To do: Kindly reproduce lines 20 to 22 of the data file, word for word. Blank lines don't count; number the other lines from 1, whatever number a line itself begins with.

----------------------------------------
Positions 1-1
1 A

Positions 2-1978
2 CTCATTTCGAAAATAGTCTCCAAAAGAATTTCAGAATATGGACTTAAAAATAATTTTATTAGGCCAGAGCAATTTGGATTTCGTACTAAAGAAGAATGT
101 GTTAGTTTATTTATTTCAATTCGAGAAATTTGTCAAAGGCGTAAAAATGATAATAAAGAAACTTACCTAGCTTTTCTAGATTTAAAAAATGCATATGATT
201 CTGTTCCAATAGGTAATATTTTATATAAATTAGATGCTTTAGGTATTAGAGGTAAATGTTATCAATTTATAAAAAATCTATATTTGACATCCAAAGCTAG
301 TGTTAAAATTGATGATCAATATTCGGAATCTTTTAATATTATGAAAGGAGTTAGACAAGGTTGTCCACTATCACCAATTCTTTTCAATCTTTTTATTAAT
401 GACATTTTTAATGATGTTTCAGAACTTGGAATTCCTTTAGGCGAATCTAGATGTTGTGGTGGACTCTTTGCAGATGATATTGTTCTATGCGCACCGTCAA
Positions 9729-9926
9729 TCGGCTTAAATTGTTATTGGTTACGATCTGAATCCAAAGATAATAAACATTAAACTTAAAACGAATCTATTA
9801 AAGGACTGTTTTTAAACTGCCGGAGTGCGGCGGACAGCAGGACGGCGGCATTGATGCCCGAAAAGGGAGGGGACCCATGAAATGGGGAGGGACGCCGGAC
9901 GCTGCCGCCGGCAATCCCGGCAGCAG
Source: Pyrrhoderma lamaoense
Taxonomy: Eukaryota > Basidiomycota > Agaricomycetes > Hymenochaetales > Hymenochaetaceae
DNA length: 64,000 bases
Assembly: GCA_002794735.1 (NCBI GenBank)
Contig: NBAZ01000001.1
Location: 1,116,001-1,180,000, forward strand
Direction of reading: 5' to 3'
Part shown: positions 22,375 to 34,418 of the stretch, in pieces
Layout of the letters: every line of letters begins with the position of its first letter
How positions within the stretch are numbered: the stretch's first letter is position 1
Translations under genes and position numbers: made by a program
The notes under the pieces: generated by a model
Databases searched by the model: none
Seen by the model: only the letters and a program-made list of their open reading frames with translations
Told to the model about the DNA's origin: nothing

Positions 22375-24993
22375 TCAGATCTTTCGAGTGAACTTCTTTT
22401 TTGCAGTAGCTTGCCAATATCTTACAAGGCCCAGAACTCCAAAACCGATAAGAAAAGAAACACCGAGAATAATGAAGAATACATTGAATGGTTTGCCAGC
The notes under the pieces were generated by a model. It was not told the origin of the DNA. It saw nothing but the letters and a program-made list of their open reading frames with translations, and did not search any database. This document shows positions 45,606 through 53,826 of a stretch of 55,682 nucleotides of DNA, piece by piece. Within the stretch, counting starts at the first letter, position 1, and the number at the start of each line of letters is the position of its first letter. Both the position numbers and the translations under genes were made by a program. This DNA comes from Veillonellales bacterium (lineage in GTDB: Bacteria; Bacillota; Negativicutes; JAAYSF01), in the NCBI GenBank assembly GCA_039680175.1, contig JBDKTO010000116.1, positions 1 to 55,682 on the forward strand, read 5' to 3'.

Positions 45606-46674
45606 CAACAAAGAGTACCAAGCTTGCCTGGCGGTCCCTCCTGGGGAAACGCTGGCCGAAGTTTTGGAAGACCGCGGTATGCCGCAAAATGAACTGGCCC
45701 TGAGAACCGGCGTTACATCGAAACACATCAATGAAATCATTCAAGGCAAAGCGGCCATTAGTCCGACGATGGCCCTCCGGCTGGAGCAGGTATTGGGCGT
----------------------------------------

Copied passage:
Part shown: positions 22,375 to 34,418 of the stretch, in pieces
Layout of the letters: every line of letters begins with the position of its first letter
How positions within the stretch are numbered: the stretch's first letter is position 1